COVID-19 Tax Updates: More Information on Deadline Extension and Relief

Tax Update

The Canada Revenue Agency (CRA) announced additional tax deadline extensions and relief from interest and penalties. In this update, we highlight the extension of the tax deadline and other relief announced on 21 December by the CRA. While the changes were positive, we also received some questions that we have taken up with the CRA.

The Alternative Rule Announced for Automobile Standby Charges

Earlier many individuals were facing higher standby charge benefits due to the pandemic. Now to address this, the government has planned to allow employees to use their 2019 automobile usage to determine whether they use the automobile primarily for business purposes to access the reduced standby charge in 2020 and 2021. This is the latest update and it came on 21 December 2020.

CRA Releases Details on T2200, Home office Deductions, and Employment Benefits

The CRA posted details on a variety of job-related issues on 15 December, including work from home expenditures, T2200 form, and employment benefits.

Home Office Expenses/T2200

The release of additional details on the T2200 and home office expenses will simplify the rules for employees and their employers. The release included helpful tools, including a detailed calculator, instructions, and forms, as well as a revamped T777S form.

Below are a few highlights of it:-

  • It is said that employees can easily claim a home office expense deduction if they have worked from home for more than 4 consecutive weeks in 2020 due to the COVID-19 pandemic.
  • Employees can do a thorough calculation when they qualify or they can use a temporary flat rate process. If they are using the flat rate approach, then no T2200 is needed. If they do a thorough calculation, however, they will have to receive from their employer a standard T2200 form or a shortened pandemic variant of the form (Form T2200S).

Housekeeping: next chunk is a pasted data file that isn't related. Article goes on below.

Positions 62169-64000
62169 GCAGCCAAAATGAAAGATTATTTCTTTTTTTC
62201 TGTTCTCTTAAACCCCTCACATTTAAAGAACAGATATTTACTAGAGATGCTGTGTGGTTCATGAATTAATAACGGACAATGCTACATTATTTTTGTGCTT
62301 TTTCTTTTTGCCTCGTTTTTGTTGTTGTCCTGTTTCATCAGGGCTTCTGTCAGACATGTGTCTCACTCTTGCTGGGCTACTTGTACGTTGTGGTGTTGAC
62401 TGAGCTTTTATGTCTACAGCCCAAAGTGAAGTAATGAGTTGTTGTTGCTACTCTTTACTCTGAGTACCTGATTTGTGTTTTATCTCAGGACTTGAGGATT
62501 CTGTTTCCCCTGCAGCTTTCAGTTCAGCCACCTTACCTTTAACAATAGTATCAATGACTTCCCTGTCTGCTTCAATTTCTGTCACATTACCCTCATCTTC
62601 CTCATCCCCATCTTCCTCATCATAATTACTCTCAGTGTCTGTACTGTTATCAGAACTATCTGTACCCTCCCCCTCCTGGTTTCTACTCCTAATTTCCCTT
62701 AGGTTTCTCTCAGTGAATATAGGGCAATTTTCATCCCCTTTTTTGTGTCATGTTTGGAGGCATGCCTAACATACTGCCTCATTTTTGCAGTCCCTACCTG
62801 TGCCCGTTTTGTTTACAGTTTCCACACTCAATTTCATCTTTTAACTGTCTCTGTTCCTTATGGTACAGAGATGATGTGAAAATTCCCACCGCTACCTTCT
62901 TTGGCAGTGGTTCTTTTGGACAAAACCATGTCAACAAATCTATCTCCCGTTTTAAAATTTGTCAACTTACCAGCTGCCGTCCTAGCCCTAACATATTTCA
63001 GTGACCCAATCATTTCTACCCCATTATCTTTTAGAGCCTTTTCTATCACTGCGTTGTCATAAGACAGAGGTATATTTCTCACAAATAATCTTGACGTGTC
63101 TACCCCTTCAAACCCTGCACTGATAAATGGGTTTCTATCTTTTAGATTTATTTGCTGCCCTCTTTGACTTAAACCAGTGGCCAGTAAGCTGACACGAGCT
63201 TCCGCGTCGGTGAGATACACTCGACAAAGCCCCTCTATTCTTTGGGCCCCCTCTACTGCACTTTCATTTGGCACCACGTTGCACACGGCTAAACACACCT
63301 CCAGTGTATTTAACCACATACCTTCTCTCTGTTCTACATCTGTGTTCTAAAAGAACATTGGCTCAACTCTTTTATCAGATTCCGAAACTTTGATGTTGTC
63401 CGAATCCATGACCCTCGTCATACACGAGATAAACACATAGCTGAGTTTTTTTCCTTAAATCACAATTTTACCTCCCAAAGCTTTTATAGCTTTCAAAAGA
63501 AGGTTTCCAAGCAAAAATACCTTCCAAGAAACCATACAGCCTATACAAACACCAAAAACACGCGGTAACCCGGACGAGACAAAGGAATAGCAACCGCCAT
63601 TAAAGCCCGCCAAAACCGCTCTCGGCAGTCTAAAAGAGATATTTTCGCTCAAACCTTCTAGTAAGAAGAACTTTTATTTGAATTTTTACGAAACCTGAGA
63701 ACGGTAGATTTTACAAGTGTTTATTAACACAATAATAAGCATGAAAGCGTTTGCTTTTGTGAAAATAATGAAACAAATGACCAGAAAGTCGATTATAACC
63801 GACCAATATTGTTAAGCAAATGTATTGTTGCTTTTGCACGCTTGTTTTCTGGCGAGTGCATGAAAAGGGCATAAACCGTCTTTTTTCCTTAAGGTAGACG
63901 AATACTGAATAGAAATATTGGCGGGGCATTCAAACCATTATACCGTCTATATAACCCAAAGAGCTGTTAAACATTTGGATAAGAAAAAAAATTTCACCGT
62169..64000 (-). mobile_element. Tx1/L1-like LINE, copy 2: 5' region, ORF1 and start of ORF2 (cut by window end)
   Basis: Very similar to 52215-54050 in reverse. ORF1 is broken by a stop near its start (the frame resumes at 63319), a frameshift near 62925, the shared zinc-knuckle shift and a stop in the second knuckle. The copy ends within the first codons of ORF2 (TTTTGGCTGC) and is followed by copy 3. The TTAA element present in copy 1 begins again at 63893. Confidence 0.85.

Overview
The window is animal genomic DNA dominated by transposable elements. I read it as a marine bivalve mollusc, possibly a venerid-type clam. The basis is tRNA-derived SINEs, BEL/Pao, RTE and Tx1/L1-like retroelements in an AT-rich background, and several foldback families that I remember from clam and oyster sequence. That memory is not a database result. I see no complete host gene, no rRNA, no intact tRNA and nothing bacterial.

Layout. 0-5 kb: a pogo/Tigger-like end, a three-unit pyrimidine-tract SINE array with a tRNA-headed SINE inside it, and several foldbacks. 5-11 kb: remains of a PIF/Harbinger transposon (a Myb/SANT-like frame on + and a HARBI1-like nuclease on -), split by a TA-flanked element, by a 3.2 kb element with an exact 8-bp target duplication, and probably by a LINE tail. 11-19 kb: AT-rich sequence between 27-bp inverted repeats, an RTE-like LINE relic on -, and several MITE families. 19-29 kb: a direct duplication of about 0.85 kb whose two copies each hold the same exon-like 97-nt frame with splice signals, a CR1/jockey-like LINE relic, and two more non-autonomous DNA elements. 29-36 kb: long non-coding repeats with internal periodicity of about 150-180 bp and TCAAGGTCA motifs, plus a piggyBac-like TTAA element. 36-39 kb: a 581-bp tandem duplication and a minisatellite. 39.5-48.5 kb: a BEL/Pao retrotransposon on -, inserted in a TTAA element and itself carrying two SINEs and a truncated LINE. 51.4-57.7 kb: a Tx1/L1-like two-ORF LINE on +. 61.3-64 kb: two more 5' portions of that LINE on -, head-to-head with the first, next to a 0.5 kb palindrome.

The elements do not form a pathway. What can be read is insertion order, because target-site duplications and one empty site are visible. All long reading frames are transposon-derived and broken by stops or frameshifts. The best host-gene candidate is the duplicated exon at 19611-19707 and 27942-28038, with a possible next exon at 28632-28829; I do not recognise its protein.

• Under the flat-rate method, you are eligible to claim $2 per day for your everyday work at home. You can get this up to 200 days which means you are eligible for $400.

The CRA has also announced that the cost of internet access is eligible, but only if a comprehensive approach to measurement is used. The CRA seems to expect this expense to be prorated on the same basis as power and heat utilities.

Reminder on The Tax Treatment of CEBA Loans

With the opening of the expanded CEBA program, we want to remind members that the forgivable portion of CEBA loans is taxed in the taxation year in which the loan was received.

An additional $20,000 can be advanced under the CEBA program extension, of which $10,000 is potentially forgivable. With the end of the year fast approaching, it may make sense, if possible, to ensure that the additional loan amount is received in early January rather than December.

Federal Government Releases Fall Economic Statement

The Government of Canada issued the 2020 Fall Economic Statement, Helping Canadians and Battling COVID-19 on November 30, 2020. The primary tax and the relevant amendments include the following:

  • Canada Emergency Wage Subsidy (CEWS) rate increased

Because of the second wave of the pandemic, the government is proposing to increase the CEWS maximum rate to 75% by 13 March 2021 for the period starting on 20 December 2020.